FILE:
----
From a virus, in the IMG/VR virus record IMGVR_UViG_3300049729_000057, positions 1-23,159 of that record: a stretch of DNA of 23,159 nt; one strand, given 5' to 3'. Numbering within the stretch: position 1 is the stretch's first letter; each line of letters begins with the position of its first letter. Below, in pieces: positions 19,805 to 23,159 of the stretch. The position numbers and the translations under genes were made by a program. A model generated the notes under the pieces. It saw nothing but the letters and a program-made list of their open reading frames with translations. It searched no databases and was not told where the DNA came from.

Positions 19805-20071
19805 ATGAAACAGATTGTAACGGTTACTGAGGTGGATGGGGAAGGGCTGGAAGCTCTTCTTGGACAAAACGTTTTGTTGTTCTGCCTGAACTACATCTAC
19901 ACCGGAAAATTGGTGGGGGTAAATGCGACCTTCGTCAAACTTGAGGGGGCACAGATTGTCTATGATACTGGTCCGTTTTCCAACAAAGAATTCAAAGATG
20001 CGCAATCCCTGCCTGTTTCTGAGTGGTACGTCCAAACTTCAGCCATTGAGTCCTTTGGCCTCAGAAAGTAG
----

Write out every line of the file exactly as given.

From a virus, in the IMG/VR virus record IMGVR_UViG_3300049729_000057, positions 1-23,159 of that record: a stretch of DNA of 23,159 nt; one strand, given 5' to 3'. Numbering within the stretch: position 1 is the stretch's first letter; each line of letters begins with the position of its first letter. Below, in pieces: positions 19,805 to 23,159 of the stretch. The position numbers and the translations under genes were made by a program. A model generated the notes under the pieces. It saw nothing but the letters and a program-made list of their open reading frames with translations. It searched no databases and was not told where the DNA came from.

Positions 19805-20071
19805 ATGAAACAGATTGTAACGGTTACTGAGGTGGATGGGGAAGGGCTGGAAGCTCTTCTTGGACAAAACGTTTTGTTGTTCTGCCTGAACTACATCTAC
19901 ACCGGAAAATTGGTGGGGGTAAATGCGACCTTCGTCAAACTTGAGGGGGCACAGATTGTCTATGATACTGGTCCGTTTTCCAACAAAGAATTCAAAGATG
20001 CGCAATCCCTGCCTGTTTCTGAGTGGTACGTCCAAACTTCAGCCATTGAGTCCTTTGGCCTCAGAAAGTAG